This surge in alternative fuel vehicles couldn’t come too soon. With the Arctic in rapid decline and with impacts from human caused global warming set to worsen, it is high time the world began a shift to less carbon intensive technologies, and to systems that offer the opportunity for radically diminishing greenhouse gas emissions. Furthermore, larger EV fleets will greatly enhance US energy independence by taking a bite out of oil consumption and reducing the need for US oil imports.

Links:

http://green.autoblog.com/2012/10/04/september-alt-fuel-sales-continue-rapid-clip-plug-ins-sell-5-00/

Chevy Volt Hits New Record, Breaks 16,000 US Sales for 2012, Total Sales Worldwide Now Around 30,000 vehicles

September saw another record month for Chevy Volt sales in the US. Overall, 2851 Volts were sold just edging out August’s previous record of 2831 US sales. A combination of word of mouth, new Volt marketing strategies, and very appealing incentives to buyers pushed the revolutionary new auto out at ever-increasing rates.

Overall US sales are now 16338 for 2012 with total US sales since December of 2010 at 24335. Worldwide total sales for both the Volt and Ampera are now likely within a few vehicles of the 30,000 mark making the Volt the best selling electric vehicle of all time.

This month’s sales come despite a massive negative media storm in the conservative press attempting to kill off the revolutionary and disruptive new vehicle and a plug in electric design that threatens to lay the groundwork for breaking transportation’s dependence on fossil fuels across the world. The shrill storm of what could only be called negative advertising included a wide range of attacks using fuzzy math to inflate the Volt’s cost, to brand the vehicle as a taxpayer subsidized failure, or to, in an schizophrenic kind of wobbling criticize the Volt’s lowering cost to consumers.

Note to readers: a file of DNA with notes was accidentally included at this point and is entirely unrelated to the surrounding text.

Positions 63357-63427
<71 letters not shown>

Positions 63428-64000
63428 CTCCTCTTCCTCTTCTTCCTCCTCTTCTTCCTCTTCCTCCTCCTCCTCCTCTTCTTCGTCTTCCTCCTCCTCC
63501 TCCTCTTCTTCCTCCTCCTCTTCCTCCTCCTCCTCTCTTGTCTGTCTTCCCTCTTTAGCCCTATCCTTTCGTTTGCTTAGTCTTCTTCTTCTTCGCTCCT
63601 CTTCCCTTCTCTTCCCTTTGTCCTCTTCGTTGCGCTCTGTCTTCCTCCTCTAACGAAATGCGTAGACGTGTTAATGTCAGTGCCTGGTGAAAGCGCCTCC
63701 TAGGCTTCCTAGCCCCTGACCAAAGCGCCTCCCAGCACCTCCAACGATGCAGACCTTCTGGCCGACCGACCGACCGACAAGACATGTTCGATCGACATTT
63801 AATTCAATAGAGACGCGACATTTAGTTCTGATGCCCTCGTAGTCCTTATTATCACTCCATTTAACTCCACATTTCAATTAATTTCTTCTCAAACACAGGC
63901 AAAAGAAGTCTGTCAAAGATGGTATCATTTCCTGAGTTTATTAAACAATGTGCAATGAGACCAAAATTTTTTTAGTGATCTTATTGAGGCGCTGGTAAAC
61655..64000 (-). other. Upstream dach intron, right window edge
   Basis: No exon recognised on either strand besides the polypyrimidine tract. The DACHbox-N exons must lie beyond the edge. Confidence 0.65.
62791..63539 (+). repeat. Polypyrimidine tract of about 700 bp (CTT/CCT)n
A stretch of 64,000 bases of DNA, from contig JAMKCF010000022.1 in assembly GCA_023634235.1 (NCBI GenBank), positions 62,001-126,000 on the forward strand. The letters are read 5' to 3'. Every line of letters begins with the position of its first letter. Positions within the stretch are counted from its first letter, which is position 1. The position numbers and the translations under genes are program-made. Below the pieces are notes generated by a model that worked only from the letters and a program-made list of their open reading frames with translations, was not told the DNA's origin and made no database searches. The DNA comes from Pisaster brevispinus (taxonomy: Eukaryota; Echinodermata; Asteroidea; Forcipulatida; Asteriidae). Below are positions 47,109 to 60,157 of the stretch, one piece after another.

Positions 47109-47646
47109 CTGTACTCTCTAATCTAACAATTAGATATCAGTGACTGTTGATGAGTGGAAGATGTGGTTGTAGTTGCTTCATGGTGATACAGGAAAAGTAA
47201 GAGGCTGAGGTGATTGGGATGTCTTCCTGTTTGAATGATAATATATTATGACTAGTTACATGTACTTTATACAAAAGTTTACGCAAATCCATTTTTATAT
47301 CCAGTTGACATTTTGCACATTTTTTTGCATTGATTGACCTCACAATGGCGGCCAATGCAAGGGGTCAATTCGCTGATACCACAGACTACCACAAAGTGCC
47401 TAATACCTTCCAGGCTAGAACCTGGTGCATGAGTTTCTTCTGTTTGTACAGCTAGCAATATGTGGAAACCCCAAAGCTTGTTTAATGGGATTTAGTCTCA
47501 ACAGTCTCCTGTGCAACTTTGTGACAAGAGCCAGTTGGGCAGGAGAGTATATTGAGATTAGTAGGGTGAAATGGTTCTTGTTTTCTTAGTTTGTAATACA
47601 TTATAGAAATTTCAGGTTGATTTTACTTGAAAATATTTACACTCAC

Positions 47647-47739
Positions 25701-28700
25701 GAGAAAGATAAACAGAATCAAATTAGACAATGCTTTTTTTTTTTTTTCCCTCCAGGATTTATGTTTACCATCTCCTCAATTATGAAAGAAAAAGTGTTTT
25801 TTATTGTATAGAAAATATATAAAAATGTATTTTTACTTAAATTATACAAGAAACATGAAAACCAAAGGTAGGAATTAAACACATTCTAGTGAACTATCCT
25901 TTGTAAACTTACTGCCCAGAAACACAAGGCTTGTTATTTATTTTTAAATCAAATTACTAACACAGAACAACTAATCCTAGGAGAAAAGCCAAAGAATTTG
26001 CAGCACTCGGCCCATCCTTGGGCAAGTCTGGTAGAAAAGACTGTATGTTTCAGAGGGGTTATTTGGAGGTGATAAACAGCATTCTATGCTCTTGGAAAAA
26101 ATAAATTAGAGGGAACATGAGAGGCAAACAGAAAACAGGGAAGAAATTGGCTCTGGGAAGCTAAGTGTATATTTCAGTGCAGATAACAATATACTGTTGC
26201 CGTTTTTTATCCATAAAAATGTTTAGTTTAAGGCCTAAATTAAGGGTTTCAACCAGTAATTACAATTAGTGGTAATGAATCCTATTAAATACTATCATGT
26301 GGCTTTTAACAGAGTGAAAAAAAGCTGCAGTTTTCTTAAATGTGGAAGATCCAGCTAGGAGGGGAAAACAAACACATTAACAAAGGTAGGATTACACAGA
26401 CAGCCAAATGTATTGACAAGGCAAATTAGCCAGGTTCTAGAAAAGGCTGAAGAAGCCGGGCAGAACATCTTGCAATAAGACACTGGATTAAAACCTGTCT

I suppose these various magazines and pundits are against the American people getting a good deal on a revolutionary new technology that promises to kick open the door to US energy independence? In any case, the deafening silence from these sources on over 40 billion dollars in fossil fuel subsidies is telling to say the least. When will the fuzzy math stories on subsidized $10 per gallon gasoline emerge? We’re waiting.

In any case, the Volt is the spearhead in a surging US electric vehicles market. Overall, about 5,000 electric vehicles have sold in the US just this month alone. Surging Volt sales in August and September were met by rising Leaf sales as well. The Nissan Leaf, which had seen declining sales over the past few months staged a comeback in September and saw 984 vehicles fly off lots for the month. Nissan had said the Leaf would stage a comeback and made good with a 43% increase over the previous month. In all, a total of 5,212 Leafs have sold so far this year in the US. In addition, a longer-range, lower priced version of the Leaf is about to release. These new advances should make the race between EVs ever more interesting.